Modern Mind-Reading Technology Re-Creates Visual Representations of What You Say. Scientists are using EEG Computer to create digital images from Brain Function. Neuroscientists at the University of Toronto in Scarborough have developed a modern technique for recreating images interpreted by the human brain on the basis of electroencephalography (EEG) readings. Building on previous studies that used FMRIs to digitize what faces look like when pictured by the human imagination, a team of researchers did the same with EEG machines—a cheaper and more popular alternative.
“When we see something, our brain creates a mental perception, which is essentially a mental impression of that,” said Dan Nemrodov, a postdoctoral fellow who created the methodology, in a press release. “We’ve been able to capture this perception by using EEG to get a direct illustration of what’s going on in the brain during this process.”
A new technique developed by neuroscientists at the University of Toronto Scarborough can, for the first time, reconstruct images of what people perceive based on their brain activity gathered by EEG.
The technique developed by Dan Nemrodov, a postdoctoral fellow at the Assistant Professor Adrian Nestor’s U-Lab at T Scarborough, is capable of digitally reconstructing photographs of test subjects based on electroencephalography (EEG) results.
Test subjects were attached to the EEG computer and confronted with photographs of the faces. The image was then digitally recreated how it was interpreted in the head of the person using machine learning techniques to adapt their brain function to different types of facial features.
Previously, this has been done by using FMRI (functional magnetic resonance imaging) data, but there are practical benefits to being able to use EEG to do the same procedure. For one, EEG machines are very popular, compact, and less costly than fMRI scanners. They also have greater time resolution: while the FMRI can record images in seconds, the EEGs can watch how the picture evolves in the brain in milliseconds.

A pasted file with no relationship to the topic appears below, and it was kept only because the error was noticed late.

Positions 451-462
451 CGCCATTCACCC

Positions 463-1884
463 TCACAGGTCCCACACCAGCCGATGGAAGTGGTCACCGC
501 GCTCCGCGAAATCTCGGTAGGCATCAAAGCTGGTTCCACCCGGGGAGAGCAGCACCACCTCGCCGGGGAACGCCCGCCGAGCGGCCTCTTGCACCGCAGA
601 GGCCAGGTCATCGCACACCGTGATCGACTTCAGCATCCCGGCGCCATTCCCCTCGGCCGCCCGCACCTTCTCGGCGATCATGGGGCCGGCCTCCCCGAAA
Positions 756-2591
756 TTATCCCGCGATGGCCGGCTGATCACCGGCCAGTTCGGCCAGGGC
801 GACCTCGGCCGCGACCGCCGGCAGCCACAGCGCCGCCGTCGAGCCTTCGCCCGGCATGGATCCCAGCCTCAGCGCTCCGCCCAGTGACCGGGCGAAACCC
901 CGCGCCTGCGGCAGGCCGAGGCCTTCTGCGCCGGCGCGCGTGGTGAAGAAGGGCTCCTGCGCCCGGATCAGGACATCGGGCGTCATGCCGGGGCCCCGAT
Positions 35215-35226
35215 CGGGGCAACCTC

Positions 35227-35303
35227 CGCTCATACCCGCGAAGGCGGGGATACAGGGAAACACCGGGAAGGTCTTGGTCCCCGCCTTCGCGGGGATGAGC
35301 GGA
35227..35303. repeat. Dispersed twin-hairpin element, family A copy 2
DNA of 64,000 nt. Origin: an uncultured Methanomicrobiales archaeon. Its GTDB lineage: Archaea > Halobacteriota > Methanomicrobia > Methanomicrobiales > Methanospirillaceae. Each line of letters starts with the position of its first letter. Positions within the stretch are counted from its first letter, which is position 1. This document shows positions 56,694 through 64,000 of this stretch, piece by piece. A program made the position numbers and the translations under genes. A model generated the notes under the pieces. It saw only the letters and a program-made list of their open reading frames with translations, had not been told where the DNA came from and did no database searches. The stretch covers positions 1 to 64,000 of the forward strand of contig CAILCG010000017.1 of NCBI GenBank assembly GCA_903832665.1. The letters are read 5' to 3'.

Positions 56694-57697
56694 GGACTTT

This study validates the ability of EEG for this form of image restoration notes of Nemrodov, something that many researchers denied was feasible due to its obvious limitations. Using EEG data for image restoration has great theoretical and functional potential from a neurotechnological point of view, particularly because it is relatively inexpensive and portable. Although some expressed reservations as to the suitability of EEGs for such purposes, Nemrodov is sure that the findings would prove otherwise. The next step will be for researchers to extend the method beyond the picture of the faces.
A few individuals have been selected to test the algorithm. They were mounted to the EEG equipment and few-sided pictures were seen. At the same time, their brain activity was registered and used to digitally reconstruct the picture that was in the mind of the subject. Although the findings have been promising, the researchers are more focused on the fact that EEG data will potentially be used for this form of image reconstruction. Significant questions have been raised about EEG in the past, but this recent research has put them to rest.
Although certain potentially terrifying applications could be drummed, the “mind-reading” method may be life-changing for certain people, allowing some who are unable to speak or use sign language as a means to communicate. This may also give law enforcement the chance to give a clear description of what a victim remembers of a single case. To be able to tell what a victim saw, without the discrepancies introduced by the testimony produced after the event, or verbal explanations of an individual’s presence as a sketch artist, it will totally transform how we solve a case.